My guess is that these three names attract investors because of their perceived recovery potential, but I'm cautious about their prospects.
Blowing in the wind
The main problem with all three firms is that their operations blow in the winds of cyclicality. As such, they don't make good buy-and-forget investments that can be tucked away and forgotten about for at least three to five years. Cyclicals like these need to be watched carefully, and timing a purchase of shares is more important than ever.
Take Barclays, for example. The firm is still struggling to recover from the after-effects of the financial crisis. Recent first-quarter results reveal what a big task the firm has winding down its inefficient and often lossmaking non-core operations and assets. The company says it shed £3bn of these undesirable risk-weighted assets in the quarter, but that leaves £51bn still to go.
The pace is slow. Yet Barclays needs to shed the deadweight of non-core assets if it's to stand a chance of making reasonable overall progress. An increased non-core loss of £815m pulled down an 18% increase in core profit in the quarter of £1,608m to produce an overall profit of £793m for the company. That was down 25% on what Barclays achieved in the equivalent period a year ago -- ouch!
I reckon Barclays could get to the point where it has disposed of most of its poor quality operations and straightened out its business only to be hit by another financial crisis down the road. Such roller coaster investing seems too risky to me when there are so many other better potential investments to choose from on the London stock market.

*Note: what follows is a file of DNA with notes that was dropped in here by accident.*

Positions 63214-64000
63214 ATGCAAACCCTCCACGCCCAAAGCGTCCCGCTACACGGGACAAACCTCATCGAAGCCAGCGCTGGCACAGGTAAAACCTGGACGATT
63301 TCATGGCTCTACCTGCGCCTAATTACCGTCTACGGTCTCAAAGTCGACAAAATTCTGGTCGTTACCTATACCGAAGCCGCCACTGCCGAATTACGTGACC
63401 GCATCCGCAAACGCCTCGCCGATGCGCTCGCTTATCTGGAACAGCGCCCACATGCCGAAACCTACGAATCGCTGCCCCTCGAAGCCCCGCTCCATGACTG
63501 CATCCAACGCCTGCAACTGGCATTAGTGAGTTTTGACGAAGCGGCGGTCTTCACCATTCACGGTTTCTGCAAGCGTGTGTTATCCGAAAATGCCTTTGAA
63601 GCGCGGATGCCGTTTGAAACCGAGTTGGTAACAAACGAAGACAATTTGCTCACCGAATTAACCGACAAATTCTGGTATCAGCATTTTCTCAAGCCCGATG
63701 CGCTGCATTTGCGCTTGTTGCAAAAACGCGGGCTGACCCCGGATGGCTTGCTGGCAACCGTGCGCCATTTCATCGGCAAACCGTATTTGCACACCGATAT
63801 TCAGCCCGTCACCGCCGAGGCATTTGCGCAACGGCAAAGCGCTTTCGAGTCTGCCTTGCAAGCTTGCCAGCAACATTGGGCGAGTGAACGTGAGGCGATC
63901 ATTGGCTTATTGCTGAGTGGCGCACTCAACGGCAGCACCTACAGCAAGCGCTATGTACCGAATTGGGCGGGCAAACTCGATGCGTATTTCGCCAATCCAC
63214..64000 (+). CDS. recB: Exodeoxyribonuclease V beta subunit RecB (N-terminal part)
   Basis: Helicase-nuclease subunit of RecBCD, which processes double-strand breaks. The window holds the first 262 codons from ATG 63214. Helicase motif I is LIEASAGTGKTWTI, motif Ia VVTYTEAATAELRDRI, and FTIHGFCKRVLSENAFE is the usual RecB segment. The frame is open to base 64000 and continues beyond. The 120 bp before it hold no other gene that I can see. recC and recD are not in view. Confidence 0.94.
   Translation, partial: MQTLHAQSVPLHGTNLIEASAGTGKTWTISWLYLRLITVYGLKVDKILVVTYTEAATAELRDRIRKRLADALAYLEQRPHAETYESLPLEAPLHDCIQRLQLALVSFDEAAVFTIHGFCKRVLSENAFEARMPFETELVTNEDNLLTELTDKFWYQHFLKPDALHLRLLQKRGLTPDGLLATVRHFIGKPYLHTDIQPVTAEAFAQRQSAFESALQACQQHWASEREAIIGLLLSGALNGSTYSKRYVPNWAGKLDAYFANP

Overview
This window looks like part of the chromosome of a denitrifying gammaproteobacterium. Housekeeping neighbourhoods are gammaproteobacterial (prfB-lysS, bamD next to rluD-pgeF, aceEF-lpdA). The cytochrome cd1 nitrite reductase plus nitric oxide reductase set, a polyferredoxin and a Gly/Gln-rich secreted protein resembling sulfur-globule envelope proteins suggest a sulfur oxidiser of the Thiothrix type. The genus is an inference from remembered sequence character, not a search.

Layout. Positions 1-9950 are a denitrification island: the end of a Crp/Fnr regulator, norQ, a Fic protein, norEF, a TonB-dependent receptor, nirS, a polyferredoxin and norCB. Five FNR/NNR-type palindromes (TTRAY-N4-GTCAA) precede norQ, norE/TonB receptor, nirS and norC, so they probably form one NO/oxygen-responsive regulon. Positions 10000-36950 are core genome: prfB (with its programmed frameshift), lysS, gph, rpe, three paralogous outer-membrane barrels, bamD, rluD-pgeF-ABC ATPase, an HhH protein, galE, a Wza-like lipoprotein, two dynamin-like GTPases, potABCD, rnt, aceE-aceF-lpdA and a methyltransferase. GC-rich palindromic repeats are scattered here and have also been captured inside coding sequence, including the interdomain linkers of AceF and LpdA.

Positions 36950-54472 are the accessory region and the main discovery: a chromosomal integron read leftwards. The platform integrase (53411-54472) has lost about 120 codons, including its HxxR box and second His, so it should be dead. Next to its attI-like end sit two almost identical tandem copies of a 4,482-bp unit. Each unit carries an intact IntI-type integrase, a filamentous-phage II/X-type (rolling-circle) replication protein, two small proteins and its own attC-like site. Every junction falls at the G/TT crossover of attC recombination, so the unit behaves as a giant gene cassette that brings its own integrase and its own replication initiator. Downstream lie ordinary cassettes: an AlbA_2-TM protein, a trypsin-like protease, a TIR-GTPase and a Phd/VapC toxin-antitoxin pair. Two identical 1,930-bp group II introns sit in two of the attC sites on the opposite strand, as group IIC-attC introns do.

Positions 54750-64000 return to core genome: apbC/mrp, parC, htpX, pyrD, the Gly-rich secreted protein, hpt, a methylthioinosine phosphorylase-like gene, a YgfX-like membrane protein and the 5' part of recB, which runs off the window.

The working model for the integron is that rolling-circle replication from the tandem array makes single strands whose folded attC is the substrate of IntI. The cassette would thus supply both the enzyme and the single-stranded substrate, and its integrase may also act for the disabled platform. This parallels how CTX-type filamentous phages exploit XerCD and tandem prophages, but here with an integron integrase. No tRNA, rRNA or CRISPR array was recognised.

Fickle commodity prices
Meanwhile, Rio Tinto's shares have been shooting up this year in line with the recovery of commodity prices such as iron ore's. The way the firm's share price and profits plunged before that demonstrates how little control the directors have over the company's profitability. Rio Tinto's fortunes depend on the fickle movements of commodity prices but speculators and traders exaggerate such movements.
I think that might be why the bounce up in commodity prices, and Rio Tinto's share price, has been so strong this year -- speculation drove prices lower than the balance of supply and demand required, and speculation and short covering drove prices up again too quickly. Royal Dutch Shell suffers from similar forces with its close dependency on the price of oil.
It could transpire that commodity prices continue their recovery allowing Rio Tinto and Shell to generate more cash flow and profits to cover their dividend payments. Equally likely is that commodity prices could slide again and the investment potential of both firms seems uncertain. I think recent price rises have heightened the risk for investors in Rio Tinto and Shell, and those investing now could see a lacklustre investment outcome over a three to five-year holding period.
I don't think I'm nuts being out of these cyclical firms now because better, more predictable businesses exist on the stock market.
Kevin Godbold has no position in any shares mentioned. The Motley Fool UK has recommended Barclays, Rio Tinto, and Royal Dutch Shell B. We Fools don't all hold the same opinions, but we all believe that considering a diverse range of insights makes us better investors.